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A prenuptial agreement: Insurance for a partnership

For Houston couples who are about to walk down the aisle, the last thing they want to consider is walking, someday, into a divorce attorney's office. However, even the most compatible of matches can come to an end if the situation just doesn't work out. Still, when a marriage draws to a close other issues may just be beginning, which is why a prenuptial agreement makes sense even if divorce seems highly unlikely.

One of the reasons why a prenup is so valuable is because it can function like an insurance policy. Most Texans wouldn't think twice about getting insurance for their house, car, boat or even their life. Still, with marriage there is sometimes the assumption that even considering a prenup means beckoning a divorce. A prenuptial agreement is only utilized, though, when things go awry, just like an insurance policy. As a result, a prenup needn't be thought of as an invitation to part ways, but rather as a reasonable protection "just in case."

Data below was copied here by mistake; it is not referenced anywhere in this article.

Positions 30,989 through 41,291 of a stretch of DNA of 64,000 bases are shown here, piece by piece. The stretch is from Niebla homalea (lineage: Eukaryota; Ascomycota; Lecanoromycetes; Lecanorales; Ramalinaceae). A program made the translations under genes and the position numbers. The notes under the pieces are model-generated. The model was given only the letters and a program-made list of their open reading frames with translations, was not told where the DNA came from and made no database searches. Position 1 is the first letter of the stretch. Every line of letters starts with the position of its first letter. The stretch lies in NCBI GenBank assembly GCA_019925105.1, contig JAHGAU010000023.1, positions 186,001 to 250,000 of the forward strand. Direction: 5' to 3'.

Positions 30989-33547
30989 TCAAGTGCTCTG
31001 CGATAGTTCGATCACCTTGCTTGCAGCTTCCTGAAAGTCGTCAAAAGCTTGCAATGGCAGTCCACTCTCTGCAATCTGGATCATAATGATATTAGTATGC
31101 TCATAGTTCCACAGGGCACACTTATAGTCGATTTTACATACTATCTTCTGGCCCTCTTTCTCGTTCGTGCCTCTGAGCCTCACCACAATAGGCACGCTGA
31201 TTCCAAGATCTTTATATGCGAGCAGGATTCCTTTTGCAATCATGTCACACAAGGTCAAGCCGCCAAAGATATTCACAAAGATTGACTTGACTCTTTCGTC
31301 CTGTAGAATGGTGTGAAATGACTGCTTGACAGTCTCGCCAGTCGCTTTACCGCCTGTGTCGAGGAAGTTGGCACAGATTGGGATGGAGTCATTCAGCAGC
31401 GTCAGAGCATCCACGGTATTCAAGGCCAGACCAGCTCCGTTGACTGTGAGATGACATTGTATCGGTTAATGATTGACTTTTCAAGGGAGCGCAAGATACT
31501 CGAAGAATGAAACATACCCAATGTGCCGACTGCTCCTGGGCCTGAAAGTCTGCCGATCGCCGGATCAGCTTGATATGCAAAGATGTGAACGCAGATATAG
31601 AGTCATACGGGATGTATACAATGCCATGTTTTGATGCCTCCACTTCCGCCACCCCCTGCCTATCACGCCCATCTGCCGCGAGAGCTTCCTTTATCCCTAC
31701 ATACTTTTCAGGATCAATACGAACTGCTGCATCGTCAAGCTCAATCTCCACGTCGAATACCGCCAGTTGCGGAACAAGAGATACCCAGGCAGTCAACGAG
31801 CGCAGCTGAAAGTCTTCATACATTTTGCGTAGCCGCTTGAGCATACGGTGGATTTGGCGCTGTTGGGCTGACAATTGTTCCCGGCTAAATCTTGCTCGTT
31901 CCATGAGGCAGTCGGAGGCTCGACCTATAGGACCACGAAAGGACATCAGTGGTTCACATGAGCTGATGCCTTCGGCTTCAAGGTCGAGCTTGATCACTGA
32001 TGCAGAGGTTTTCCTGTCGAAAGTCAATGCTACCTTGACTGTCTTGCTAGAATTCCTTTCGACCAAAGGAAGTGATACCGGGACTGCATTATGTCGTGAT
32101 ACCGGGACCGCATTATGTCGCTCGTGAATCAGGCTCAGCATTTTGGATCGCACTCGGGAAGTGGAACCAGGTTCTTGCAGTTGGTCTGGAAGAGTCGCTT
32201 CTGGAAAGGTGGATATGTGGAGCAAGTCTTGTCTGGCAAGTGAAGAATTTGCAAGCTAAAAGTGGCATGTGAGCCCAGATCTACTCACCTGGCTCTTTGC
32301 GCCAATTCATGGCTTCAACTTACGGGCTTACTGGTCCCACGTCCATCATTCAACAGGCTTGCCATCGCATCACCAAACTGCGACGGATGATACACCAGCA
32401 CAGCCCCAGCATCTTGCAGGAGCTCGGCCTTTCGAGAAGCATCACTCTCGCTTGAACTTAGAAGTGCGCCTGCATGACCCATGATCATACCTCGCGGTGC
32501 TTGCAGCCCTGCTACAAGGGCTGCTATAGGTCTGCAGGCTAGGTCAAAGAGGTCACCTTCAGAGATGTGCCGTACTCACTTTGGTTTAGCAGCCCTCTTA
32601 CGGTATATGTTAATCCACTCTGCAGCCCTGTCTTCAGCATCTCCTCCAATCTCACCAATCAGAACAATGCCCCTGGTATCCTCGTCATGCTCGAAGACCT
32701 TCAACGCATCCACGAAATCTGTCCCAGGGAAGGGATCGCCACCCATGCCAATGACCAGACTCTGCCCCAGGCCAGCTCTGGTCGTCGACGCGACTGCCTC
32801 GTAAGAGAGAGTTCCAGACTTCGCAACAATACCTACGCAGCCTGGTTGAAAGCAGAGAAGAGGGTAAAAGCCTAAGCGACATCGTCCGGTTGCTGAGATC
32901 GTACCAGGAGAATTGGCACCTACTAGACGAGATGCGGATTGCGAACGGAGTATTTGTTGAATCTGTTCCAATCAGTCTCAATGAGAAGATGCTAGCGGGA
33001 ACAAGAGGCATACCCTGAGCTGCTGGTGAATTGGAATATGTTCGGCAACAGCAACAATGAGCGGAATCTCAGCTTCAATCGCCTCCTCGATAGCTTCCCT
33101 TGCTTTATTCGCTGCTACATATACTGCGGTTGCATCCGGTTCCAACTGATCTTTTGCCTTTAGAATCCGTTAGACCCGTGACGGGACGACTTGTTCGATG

In Texas, prenups can be used for property division purposes, such as deciding which spouse will keep which assets if a divorce should ever take place. While this may not seem overly important before the wedding day, the issue can become very messy if a prenup doesn't exist and divorce rears its head down the road. Prenups, though, can also cover other issues such as children from prior relationships and debt that either spouse holds when entering the marriage. In today's age of student loans, it is especially important for prenuptial agreements to address this topic. In addition, it is important that couples take time to draft a prenup well before they walk down the aisle, in order to ensure that both parties understand and agree with its terms.

Since a prenup generally focuses on financial interests, the drafting of a prenuptial agreement can be a springboard for productive discussion on the topic. One of the main concerns over which couples fight is money, so a prenup can also carry the potential to quell some arguments before they even start.

Source: The St. Louis Post-Dispatch, "Plan your divorce before you plan your wedding day," Jim Gallagher, Feb. 23, 2014

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Attorney Christine K. Lincoln

Christine K. Lincoln offers sound counsel and legal services to protect clients and their families facing divorce and other family disputes.

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